Wednesday, March 25, 2009

Question from Tudorrose - Whiteness of hands and faces

Hands whiter than the face!?
Have you noticed in some of the portraits that the hands tend to be whiter than their faces or their body tends to be whiter.
A portrait of Elizabeth clarifies this.
I know it was fashionable and consindered to be beauty the whiter the skin.

2 comments:

Bladerunner said...

Gloves, were very popular, and a symbol of wealth and refinement. They would protect the wearer from the sun, and any wear. But remember the painter was not painting a portrait as we may think of it, but also a symbol of rank and wealth. Long pale finger, were all the rage. Portraits were "air brushed" then as now.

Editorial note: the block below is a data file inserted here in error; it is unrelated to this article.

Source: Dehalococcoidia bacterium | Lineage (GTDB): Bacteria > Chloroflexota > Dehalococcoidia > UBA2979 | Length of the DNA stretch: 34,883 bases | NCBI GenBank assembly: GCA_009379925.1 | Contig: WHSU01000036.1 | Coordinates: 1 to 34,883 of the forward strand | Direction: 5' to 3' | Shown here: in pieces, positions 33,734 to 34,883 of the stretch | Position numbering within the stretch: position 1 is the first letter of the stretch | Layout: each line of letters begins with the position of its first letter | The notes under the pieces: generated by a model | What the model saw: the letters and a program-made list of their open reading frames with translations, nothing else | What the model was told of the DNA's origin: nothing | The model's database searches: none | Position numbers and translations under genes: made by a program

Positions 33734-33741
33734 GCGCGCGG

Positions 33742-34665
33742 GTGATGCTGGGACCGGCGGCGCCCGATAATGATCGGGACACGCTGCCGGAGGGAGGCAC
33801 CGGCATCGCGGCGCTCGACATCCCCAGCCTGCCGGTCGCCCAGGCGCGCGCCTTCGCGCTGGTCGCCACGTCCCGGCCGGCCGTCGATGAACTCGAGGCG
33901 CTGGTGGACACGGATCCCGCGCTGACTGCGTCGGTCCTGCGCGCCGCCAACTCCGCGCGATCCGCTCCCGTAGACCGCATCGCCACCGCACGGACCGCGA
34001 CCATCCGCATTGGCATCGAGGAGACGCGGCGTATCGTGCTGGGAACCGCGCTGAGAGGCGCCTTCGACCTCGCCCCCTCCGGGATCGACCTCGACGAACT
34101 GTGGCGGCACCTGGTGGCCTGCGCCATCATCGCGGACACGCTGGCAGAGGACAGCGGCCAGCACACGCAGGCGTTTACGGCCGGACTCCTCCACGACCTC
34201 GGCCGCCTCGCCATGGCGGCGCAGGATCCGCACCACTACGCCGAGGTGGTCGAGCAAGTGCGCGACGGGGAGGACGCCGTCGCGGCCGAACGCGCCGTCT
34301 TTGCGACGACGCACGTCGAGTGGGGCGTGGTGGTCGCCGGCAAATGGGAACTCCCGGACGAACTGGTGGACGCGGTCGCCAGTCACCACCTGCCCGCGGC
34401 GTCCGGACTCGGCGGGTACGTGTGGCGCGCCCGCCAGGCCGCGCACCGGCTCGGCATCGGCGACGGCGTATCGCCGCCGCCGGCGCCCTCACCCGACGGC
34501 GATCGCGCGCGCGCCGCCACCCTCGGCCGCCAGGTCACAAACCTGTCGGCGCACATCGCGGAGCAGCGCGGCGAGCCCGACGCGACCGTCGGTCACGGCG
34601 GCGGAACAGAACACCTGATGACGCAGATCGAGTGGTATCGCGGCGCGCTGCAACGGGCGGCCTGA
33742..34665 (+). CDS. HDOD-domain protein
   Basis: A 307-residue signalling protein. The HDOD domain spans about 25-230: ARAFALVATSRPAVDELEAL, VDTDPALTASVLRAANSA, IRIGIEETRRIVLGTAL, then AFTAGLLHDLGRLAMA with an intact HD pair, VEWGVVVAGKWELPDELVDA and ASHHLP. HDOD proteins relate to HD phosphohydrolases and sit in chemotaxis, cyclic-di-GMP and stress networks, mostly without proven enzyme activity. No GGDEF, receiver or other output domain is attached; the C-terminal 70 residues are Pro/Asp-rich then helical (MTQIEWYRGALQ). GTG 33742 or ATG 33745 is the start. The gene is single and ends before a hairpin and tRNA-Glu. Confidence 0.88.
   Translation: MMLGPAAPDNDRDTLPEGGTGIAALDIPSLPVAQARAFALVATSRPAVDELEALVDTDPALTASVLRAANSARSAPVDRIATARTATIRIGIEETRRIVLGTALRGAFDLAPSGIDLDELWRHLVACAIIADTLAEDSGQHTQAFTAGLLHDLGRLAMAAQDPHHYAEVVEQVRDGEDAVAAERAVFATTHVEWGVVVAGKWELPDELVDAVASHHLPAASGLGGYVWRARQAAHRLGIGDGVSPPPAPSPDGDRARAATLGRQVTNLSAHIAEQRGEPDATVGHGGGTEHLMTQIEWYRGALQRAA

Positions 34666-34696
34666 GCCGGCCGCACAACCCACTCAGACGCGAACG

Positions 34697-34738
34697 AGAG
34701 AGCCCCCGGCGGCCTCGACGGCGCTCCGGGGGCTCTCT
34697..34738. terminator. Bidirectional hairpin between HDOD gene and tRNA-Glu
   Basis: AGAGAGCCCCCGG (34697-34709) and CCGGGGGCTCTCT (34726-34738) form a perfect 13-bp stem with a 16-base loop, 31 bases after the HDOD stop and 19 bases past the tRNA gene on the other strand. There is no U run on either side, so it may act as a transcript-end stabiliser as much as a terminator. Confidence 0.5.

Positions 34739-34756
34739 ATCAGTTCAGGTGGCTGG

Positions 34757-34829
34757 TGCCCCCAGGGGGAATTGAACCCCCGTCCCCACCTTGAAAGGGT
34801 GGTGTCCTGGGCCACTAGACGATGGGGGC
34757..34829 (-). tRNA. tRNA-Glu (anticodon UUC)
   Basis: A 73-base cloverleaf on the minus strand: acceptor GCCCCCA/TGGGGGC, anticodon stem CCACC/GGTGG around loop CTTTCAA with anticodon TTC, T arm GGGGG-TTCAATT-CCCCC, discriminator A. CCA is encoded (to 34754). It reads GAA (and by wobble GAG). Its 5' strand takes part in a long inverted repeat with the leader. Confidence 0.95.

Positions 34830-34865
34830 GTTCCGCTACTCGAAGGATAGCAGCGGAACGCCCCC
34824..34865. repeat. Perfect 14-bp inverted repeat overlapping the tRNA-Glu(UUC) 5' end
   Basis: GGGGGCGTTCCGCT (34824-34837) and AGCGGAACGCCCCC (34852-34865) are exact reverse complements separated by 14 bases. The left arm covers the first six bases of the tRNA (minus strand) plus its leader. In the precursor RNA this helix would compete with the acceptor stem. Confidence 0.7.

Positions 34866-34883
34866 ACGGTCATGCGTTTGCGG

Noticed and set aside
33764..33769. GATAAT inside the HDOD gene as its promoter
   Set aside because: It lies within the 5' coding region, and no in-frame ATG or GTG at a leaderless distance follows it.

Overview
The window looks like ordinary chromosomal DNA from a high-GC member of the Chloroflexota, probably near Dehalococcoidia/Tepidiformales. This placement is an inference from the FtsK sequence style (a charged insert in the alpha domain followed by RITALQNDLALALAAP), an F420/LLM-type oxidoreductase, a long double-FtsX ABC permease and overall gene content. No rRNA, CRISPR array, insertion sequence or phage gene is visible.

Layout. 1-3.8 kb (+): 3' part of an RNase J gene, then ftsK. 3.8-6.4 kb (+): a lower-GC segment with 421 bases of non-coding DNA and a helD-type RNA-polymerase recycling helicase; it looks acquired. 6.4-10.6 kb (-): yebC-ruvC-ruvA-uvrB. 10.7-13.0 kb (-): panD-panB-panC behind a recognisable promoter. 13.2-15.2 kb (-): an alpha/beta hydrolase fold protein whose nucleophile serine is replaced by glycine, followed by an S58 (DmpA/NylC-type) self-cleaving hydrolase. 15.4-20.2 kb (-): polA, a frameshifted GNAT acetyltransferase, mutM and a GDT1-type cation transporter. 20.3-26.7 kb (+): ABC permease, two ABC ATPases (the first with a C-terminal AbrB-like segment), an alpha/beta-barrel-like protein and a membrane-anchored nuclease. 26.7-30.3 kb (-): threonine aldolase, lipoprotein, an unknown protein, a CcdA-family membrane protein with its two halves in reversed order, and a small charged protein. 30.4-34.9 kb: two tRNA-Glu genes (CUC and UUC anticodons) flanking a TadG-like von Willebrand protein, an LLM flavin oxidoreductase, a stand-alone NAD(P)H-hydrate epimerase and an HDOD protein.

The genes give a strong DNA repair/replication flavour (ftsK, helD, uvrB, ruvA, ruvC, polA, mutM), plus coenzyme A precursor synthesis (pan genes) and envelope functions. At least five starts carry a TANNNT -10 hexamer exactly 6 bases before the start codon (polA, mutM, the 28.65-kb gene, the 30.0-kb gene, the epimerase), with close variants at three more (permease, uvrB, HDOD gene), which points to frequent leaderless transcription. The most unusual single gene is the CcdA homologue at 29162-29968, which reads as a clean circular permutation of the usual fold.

PhD Historian said...

Bladerunner is exactly correct. Portraits painted in the sixteenth century were not photographs, and were not meant to be perfectly precise representations of the individual down to the last detail. There was considerable artistic license taken and alterations made to produce an idealized figure rather than a strictly accurate one. This became even more common in the late Elizabethan period when the queen herself insisted on being painted as a "type" rather than as she actually appeared. As the Queen went, so went the country......